It is worth noting that the Court clearly stated that the doctors cannot deny a woman the access to patient information, appropriate examinations and diagnostic procedures that may provide her with decision-making power about the future of  her pregnancy.

The Irish anti-abortion law is very strict. However the Court emphasized in it’s verdict that correcting the national law in that field or judging whether this law is right in isolation from a specific actual state is not it’s task. But in the cases like A, B and C v. Ireland the Court considers to what extent the country’s legally binding law influences the applicants’ lives in the specific situations.

The case of the C applicant is very similar to the case of Alicja Tysiąc. Consequently, we have to acknowledge distinctly that the judgment in the case Tysiąc v. Poland was not an incidental event.

Today’s verdict against Ireland proves that the Court has taken a permanent stand on the similar cases and contrary to the accusations bringing up in the case of Alicja Tysiąc it was not politically-driven.

The European Court of Human Rights aside from judging in the cases of presumptive violation of the Convention, it also sets the certain interpretive standards concerning the human rights. The judgment in the case A, B and C v. Ireland confirms the interpretive standard for Article 8 about the right to private and family life, also in the context of the reproductive rights. The Court in it’s verdict emphasized that a phrase “private life” used in the Article 8 of Convention is a very wide term including autonomy, physical and mental integrity and right to personal development. It is inseparably connected with such aspects like sexuality and reproduction.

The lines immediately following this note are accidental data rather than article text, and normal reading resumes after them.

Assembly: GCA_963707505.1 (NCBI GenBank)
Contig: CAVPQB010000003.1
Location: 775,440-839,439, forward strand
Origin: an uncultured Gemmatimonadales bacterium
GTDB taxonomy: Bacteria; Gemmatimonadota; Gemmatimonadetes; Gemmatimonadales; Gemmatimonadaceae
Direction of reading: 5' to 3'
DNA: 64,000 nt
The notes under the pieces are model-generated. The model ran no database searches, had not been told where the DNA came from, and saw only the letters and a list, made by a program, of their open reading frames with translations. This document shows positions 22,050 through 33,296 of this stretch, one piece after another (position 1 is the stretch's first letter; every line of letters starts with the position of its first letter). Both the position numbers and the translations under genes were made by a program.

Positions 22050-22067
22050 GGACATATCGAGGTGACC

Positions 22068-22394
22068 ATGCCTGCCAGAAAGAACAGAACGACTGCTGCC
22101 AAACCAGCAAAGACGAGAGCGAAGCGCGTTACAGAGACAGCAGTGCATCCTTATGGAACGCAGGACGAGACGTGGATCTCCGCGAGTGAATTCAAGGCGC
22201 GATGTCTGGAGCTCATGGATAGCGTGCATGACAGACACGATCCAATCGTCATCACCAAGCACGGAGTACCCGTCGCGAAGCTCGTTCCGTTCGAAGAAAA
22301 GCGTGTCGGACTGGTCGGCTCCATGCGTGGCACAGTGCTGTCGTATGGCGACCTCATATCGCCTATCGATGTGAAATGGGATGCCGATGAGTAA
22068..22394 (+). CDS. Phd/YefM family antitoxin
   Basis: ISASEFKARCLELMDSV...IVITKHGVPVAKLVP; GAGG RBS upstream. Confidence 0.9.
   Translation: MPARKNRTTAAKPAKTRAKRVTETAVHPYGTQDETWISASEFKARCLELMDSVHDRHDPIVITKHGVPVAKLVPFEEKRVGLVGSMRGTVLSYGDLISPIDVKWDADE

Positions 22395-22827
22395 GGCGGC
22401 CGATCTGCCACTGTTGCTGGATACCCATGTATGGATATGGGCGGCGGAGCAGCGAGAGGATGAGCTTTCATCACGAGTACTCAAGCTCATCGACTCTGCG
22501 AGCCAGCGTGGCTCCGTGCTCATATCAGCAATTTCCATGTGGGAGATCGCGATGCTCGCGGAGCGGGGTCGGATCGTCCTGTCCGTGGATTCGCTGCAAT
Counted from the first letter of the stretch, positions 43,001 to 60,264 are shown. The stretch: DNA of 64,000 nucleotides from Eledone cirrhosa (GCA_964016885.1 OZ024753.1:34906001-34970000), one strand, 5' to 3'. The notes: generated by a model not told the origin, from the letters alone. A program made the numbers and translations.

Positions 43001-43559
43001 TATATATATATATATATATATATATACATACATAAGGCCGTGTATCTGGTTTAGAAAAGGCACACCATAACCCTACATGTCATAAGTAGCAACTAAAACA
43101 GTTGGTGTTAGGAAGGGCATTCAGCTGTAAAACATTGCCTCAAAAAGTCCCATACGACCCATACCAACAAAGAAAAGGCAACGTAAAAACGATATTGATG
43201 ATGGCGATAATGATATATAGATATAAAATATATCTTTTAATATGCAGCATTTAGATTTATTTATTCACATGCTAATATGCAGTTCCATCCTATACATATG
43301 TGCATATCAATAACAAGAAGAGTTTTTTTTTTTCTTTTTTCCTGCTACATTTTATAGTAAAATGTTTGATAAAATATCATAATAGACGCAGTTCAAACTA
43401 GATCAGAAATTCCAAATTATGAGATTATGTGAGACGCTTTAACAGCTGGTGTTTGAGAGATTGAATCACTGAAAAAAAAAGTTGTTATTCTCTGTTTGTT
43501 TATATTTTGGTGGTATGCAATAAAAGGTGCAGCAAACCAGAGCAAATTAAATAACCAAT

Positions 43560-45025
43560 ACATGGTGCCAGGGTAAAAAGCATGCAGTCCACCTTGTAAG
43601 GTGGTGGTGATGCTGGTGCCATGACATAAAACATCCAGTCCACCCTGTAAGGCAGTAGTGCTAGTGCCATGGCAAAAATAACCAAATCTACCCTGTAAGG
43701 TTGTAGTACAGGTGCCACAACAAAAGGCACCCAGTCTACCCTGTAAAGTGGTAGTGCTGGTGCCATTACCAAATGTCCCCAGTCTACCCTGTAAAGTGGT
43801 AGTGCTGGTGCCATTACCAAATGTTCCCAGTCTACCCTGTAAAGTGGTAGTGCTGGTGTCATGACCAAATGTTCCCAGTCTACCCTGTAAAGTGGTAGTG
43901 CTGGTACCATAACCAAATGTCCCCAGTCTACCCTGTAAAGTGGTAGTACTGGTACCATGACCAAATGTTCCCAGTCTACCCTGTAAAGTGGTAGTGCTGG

Wanda Nowicka


The President

Federation for Women and Family Planning

Beyond the Church’s Reach

Fleeing West from Poland’s Restrictive Abortion Laws

By Jan Puhl

Anti-abortion activists demonstrating in Warsaw.

An increasing number of Polish women are travelling to Germany for abortions. Even as Poland has modernized and become more European, its laws have failed to keep pace.

Having spent 40 years working as a gynecologist, Janusz R. was pretty sure he’d seen everything his job could throw at him. But recently, he was proven wrong.